This is Part 2 of a two-part blog post. Read Part 1 of this blog post >>>
Being a funeral director can be both emotionally and physically challenging – and very stressful. But it’s also incredibly rewarding. It takes a special type of person to listen to a family’s needs, understand their emotions and, through conversations with the family, get to know the person who has died.
For Chris Anson, a Conductor and Arranger at Walter Carter Funerals, it’s a true privilege to be asked by a family to organise the final goodbye for their loved one. In our two-part series, Chris talks to us about a typical day on the job.
This week, in Part 2, he walks us through his afternoon – one where he has an arrangement meeting, takes a first call, goes to a nursing home to take a recently deceased person into care and more.
1.00pm – Playing catch-up
At any given time, I’m in the process of arranging and conducting anywhere between two and six funerals – so while I’ve been out conducting one funeral this morning, other families I’m working with have left messages to let me know about particular choices they’ve made or to ask questions about things we discussed in the arrangement meeting.
I get back down to business and start returning phone calls and dealing with emails. One of my families has made a decision about the flowers they want for their dad’s funeral, so I put the order in with our florist. Another family has decided on the wording for a newspaper notice about their grandmother’s funeral, and I prepare the notice before passing it on to one of my colleagues to double-check all the details before lodging it. And yet another family has emailed through a batch of photos they want included in the tribute presentation for their sister, which I pass on to our IT Manager.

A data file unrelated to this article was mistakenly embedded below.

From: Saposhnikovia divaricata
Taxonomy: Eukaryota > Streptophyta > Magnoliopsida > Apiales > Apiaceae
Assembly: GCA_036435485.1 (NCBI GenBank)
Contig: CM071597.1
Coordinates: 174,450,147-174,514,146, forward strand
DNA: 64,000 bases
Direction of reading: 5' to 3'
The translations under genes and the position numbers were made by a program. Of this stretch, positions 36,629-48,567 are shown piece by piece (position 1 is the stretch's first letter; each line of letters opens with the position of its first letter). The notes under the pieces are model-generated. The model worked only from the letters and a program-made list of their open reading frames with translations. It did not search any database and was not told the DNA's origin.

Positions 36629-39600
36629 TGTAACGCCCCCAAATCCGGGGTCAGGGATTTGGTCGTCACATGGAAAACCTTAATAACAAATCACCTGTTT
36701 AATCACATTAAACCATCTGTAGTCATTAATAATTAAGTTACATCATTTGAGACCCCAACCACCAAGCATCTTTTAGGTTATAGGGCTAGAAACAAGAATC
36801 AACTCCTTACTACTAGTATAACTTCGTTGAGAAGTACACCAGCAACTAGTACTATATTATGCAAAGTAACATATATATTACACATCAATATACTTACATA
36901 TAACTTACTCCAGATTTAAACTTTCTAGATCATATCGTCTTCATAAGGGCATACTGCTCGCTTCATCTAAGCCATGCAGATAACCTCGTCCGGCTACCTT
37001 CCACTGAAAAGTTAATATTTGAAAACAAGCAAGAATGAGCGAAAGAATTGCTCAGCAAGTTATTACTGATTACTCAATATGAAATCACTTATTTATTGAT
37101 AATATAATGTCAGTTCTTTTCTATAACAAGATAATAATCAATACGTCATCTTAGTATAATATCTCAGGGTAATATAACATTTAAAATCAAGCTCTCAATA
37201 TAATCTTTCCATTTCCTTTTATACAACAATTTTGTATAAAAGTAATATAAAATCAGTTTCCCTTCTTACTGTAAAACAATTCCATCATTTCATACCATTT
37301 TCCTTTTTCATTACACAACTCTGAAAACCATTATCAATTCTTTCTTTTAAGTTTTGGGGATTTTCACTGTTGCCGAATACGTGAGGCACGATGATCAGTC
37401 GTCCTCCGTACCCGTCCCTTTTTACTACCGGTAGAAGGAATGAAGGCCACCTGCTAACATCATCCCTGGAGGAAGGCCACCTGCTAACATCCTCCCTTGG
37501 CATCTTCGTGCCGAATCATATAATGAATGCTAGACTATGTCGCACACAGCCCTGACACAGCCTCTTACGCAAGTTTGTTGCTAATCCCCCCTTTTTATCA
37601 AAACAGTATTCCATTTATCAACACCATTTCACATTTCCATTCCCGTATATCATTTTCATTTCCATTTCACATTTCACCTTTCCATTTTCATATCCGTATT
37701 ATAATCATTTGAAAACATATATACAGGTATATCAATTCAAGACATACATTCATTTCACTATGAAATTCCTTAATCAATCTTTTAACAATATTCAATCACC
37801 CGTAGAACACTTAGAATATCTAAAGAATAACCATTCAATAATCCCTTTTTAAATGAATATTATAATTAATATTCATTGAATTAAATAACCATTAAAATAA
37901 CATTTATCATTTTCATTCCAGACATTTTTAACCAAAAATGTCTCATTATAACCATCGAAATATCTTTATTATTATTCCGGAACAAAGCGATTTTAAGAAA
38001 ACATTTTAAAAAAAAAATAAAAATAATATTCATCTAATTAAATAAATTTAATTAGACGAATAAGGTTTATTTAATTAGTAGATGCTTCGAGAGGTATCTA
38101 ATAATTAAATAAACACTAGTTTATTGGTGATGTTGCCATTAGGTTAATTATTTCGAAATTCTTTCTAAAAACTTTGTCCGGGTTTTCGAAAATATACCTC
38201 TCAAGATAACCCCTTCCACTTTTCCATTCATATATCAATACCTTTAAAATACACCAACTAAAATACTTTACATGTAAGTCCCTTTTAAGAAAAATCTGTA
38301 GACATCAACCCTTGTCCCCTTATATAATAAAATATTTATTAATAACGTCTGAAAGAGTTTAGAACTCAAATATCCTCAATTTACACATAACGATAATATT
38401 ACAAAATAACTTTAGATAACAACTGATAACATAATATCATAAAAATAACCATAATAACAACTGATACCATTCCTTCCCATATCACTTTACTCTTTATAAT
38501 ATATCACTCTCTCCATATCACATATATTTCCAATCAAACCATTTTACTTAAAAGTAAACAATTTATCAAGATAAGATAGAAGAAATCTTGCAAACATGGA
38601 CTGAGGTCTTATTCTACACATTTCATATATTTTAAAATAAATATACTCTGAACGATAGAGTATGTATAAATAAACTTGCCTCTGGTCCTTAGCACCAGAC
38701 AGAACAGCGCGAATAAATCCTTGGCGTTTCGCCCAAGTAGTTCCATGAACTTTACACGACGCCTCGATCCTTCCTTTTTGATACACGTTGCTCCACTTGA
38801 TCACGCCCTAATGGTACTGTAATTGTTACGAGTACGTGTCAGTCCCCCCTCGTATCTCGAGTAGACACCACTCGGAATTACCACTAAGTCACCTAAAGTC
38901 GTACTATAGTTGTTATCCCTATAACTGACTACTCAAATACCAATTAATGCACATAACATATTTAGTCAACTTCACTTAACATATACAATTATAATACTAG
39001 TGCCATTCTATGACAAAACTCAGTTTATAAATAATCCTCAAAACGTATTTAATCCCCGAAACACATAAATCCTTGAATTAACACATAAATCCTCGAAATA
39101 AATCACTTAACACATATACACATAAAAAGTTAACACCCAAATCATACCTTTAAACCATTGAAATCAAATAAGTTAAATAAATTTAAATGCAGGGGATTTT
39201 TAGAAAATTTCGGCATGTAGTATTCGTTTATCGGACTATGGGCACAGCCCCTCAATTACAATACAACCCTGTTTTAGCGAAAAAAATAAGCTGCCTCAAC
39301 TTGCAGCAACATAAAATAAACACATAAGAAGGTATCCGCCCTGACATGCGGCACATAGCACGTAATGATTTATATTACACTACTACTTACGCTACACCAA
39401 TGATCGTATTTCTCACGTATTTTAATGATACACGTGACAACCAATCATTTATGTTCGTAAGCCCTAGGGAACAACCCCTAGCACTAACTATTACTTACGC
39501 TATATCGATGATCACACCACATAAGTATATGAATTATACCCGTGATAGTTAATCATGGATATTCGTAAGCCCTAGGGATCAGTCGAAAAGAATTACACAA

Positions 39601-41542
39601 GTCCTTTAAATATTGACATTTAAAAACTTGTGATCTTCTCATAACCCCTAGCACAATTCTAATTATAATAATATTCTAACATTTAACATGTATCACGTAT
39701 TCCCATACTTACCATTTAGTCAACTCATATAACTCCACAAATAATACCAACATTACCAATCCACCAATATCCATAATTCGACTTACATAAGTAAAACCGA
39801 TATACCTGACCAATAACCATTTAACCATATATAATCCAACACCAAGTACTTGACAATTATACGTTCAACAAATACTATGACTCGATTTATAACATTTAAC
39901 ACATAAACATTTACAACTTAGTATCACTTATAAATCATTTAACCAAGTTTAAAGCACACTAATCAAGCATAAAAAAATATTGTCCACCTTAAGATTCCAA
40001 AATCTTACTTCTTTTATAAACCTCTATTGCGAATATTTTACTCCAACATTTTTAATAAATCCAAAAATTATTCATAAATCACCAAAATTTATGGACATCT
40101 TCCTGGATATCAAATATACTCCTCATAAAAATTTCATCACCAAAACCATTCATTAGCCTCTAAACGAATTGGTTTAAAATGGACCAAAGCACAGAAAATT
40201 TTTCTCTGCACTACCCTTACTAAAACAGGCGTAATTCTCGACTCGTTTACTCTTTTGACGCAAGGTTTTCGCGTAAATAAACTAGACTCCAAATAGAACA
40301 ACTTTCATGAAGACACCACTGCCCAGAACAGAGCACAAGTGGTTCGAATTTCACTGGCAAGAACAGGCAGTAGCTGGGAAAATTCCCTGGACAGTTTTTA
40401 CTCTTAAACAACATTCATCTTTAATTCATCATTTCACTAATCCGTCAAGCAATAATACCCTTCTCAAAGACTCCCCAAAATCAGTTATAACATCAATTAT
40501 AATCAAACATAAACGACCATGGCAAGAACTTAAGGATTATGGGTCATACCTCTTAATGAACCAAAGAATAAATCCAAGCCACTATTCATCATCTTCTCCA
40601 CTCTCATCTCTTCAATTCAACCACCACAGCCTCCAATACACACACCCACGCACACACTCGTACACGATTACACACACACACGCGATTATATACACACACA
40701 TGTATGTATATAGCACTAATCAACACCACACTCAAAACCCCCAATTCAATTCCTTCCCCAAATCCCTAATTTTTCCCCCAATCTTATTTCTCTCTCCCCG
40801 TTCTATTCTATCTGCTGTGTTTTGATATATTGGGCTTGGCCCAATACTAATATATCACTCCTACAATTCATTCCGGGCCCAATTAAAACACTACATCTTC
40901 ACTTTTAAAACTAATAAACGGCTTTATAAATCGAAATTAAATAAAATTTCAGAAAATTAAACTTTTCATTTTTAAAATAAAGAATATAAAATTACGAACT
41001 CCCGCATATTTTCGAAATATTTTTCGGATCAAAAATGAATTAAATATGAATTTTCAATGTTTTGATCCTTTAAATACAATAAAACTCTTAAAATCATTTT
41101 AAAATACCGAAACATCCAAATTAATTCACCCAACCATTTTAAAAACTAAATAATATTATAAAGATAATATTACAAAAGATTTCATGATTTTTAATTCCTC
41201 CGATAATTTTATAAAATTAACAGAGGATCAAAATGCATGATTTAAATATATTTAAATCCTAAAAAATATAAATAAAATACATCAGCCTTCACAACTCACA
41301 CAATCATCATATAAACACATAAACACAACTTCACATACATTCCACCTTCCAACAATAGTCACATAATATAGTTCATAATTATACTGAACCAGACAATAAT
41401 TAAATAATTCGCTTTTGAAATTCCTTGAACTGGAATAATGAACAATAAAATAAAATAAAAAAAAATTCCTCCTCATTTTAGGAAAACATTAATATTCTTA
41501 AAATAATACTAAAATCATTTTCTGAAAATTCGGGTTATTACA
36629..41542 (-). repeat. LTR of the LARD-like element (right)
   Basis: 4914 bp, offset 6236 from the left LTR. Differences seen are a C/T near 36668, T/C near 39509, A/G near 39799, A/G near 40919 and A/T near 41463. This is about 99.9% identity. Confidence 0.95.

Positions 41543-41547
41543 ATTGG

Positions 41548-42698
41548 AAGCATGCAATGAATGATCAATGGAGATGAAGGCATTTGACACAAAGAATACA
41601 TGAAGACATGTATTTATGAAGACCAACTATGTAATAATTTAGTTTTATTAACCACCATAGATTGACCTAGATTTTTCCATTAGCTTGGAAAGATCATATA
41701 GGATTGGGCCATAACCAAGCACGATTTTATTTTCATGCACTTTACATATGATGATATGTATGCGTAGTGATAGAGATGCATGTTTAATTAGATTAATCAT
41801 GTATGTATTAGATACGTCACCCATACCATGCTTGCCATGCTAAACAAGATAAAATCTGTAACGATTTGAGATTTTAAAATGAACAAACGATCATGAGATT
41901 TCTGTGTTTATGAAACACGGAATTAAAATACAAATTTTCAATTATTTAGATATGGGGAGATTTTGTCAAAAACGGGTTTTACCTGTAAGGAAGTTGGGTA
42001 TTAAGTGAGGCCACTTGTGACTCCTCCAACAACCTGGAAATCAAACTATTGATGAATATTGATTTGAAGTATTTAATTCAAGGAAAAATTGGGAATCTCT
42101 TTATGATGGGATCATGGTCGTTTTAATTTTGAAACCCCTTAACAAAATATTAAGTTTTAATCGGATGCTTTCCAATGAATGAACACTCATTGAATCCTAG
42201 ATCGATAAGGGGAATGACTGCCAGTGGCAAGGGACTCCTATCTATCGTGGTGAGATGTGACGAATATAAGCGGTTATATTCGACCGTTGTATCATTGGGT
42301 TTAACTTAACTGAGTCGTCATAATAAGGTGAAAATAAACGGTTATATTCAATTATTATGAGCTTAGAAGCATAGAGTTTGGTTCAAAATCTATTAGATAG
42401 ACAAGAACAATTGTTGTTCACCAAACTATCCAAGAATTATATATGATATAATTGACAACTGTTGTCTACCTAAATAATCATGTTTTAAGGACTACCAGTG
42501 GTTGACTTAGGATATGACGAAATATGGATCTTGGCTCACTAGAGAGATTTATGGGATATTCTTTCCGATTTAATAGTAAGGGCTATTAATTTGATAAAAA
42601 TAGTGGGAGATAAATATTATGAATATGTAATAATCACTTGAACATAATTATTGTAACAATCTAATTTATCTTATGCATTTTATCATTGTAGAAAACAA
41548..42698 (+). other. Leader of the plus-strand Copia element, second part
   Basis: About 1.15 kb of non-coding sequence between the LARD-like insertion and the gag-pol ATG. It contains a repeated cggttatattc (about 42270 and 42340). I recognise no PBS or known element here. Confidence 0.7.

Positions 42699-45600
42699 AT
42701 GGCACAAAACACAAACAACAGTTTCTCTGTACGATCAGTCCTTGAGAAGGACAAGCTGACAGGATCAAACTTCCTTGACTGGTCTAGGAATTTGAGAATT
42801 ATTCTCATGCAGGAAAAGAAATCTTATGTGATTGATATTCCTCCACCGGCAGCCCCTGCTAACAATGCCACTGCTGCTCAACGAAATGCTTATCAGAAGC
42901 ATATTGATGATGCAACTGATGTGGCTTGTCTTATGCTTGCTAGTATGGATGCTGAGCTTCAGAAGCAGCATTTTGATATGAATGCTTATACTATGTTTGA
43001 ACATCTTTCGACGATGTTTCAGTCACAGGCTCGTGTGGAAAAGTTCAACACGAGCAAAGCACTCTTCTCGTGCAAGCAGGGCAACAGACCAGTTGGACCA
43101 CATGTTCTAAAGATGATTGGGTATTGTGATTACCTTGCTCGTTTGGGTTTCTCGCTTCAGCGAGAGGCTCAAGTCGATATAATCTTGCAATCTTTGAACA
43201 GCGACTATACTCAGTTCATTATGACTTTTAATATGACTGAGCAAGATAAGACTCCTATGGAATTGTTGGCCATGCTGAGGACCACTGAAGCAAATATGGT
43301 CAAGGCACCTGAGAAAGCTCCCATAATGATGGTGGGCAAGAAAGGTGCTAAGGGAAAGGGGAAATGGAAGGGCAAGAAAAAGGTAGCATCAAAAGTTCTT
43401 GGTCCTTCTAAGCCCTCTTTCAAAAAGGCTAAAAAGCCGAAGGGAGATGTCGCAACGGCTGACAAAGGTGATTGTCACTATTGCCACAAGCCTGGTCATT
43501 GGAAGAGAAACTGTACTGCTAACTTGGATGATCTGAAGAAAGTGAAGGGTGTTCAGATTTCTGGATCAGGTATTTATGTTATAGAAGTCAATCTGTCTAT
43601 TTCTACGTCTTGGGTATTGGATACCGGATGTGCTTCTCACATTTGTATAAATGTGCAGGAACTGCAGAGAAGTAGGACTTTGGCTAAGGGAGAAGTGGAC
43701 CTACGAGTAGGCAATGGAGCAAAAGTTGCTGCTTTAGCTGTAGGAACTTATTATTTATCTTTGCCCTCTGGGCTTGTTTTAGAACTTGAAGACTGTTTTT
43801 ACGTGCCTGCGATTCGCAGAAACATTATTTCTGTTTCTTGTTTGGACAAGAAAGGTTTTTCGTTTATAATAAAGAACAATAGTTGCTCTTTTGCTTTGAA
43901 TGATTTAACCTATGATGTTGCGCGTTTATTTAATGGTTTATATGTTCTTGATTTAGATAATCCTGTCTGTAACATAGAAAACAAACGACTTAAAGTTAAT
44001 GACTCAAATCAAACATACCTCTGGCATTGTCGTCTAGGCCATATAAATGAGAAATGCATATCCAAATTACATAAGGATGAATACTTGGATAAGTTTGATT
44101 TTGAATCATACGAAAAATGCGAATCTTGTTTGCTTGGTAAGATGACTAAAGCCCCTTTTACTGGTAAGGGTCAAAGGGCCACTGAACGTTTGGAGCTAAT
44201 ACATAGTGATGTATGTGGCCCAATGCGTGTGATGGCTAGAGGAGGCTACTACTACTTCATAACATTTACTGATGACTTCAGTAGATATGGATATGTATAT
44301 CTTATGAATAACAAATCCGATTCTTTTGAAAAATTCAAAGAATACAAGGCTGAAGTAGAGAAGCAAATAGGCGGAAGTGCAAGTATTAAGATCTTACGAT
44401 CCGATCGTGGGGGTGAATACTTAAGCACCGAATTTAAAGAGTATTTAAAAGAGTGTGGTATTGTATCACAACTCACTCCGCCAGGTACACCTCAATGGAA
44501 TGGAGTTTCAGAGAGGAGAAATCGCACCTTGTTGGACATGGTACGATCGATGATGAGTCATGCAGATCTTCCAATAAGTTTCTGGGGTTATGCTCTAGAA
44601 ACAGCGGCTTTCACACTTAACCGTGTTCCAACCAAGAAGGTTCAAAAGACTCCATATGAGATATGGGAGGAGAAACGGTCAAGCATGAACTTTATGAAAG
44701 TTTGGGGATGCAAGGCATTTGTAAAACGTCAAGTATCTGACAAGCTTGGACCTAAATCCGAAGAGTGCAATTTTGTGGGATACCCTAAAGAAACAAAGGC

I make sure in each case that all the relevant details are recorded in the database, so other team members can see exactly what’s been put in place.
2.00pm – A new arrangement
I manage to catch-up on everything just in time for my 2.00pm arrangement meeting. It’s been a busy day so far, so I take a few deep breaths to slow myself down – the last thing you want is for a grieving family to see you flustered or frenetic.
For the family, this is one of the most important meetings they’ll ever have. Their mother, father, sister, brother, spouse or child has just died. They’re grieving and I need them to feel that they’re the most important thing in my world. It’s not just about getting the information I need from them. It’s about building a rapport. Before I even open a file (and we’ve got lots of paperwork that needs to be filled out), I gently ask them to tell me a bit about the person who has died. Everyone has a story to tell and letting them share their story with you can be a great way to get to know them and build trust.
There’s a lot to get through in an arrangement meeting. It’s not something to be rushed and it can take up to a couple of hours, sometimes more. There’s all sorts of information I need to collect – not only about the arrangements they want to put in place for the funeral, but also the details we need for things like registering the death and applying for the death certificate. At every stage of the process, I take the time to explain why I’m asking for the particular piece of information.
My aim at the meeting is to tease out every bit of information I can, so we can put together a really personalised service. When I can, I like to throw in some creative suggestions about things they might like to consider – for example, if their dad was a big jazz music fan, maybe they’d like to consider having a live jazz band at the funeral. It’s all about presenting them with options – “have you thought about doing this?” or “did you know you can do that?”. It’s about listening and taking cues from them.